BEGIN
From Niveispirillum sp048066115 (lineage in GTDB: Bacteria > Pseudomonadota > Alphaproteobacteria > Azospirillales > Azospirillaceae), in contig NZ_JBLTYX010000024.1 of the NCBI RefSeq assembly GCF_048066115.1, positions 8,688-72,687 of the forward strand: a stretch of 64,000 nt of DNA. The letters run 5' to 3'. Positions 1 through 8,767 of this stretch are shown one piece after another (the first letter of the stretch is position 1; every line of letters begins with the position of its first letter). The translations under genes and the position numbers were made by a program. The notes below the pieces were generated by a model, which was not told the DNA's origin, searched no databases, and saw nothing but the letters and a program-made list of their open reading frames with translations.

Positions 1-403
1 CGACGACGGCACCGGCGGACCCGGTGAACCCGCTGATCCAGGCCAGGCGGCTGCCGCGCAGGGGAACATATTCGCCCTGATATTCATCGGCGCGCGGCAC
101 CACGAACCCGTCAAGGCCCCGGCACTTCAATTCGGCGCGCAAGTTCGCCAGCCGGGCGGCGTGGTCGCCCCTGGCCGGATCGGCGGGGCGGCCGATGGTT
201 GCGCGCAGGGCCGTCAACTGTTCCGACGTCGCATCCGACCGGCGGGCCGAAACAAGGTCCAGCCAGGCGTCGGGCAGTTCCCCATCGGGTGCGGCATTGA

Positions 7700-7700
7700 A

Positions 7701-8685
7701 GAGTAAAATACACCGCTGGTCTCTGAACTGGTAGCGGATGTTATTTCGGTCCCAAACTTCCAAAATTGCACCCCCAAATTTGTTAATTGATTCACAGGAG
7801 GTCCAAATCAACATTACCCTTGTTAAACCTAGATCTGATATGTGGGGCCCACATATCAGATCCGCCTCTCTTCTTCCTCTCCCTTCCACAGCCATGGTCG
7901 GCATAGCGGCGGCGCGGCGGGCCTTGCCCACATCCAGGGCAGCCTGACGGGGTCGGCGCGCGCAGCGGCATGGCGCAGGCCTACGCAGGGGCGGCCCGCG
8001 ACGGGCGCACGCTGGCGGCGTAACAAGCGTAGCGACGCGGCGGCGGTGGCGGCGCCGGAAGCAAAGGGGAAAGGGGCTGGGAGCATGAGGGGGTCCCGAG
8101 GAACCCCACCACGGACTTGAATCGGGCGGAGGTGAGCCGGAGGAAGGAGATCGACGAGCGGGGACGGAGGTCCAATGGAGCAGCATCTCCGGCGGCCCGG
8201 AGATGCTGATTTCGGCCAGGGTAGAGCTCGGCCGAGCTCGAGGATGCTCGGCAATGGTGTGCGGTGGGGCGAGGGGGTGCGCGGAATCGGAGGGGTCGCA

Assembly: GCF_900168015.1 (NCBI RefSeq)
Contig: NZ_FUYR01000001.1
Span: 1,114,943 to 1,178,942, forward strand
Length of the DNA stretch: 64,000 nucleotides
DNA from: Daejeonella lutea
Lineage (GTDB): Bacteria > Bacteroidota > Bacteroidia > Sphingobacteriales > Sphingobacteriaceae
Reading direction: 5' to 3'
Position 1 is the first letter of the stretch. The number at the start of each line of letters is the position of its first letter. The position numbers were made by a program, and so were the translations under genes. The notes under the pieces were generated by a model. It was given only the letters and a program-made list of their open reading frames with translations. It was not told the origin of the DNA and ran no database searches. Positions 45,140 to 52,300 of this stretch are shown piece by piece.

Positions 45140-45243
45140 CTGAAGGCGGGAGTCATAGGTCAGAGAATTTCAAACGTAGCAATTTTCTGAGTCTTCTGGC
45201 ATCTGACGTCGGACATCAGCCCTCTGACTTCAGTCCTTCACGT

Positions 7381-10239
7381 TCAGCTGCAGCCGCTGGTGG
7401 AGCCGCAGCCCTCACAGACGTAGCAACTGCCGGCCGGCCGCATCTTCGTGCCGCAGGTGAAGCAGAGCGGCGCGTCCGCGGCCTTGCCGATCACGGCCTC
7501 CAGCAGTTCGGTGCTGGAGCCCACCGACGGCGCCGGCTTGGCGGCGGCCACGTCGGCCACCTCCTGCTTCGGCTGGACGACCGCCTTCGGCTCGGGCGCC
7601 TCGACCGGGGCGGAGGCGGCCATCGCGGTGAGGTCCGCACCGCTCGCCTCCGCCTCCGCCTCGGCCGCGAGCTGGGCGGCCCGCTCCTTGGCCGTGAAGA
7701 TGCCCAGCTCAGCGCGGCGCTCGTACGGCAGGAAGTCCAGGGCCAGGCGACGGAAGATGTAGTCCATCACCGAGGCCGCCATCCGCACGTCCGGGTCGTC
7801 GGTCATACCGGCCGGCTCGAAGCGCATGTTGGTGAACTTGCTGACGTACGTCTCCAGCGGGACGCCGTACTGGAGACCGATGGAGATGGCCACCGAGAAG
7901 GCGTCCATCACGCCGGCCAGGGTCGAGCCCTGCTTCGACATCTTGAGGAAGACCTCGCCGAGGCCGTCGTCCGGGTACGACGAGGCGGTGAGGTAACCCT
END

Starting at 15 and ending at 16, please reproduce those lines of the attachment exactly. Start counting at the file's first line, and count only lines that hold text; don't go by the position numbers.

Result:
Assembly: GCF_900168015.1 (NCBI RefSeq)
Contig: NZ_FUYR01000001.1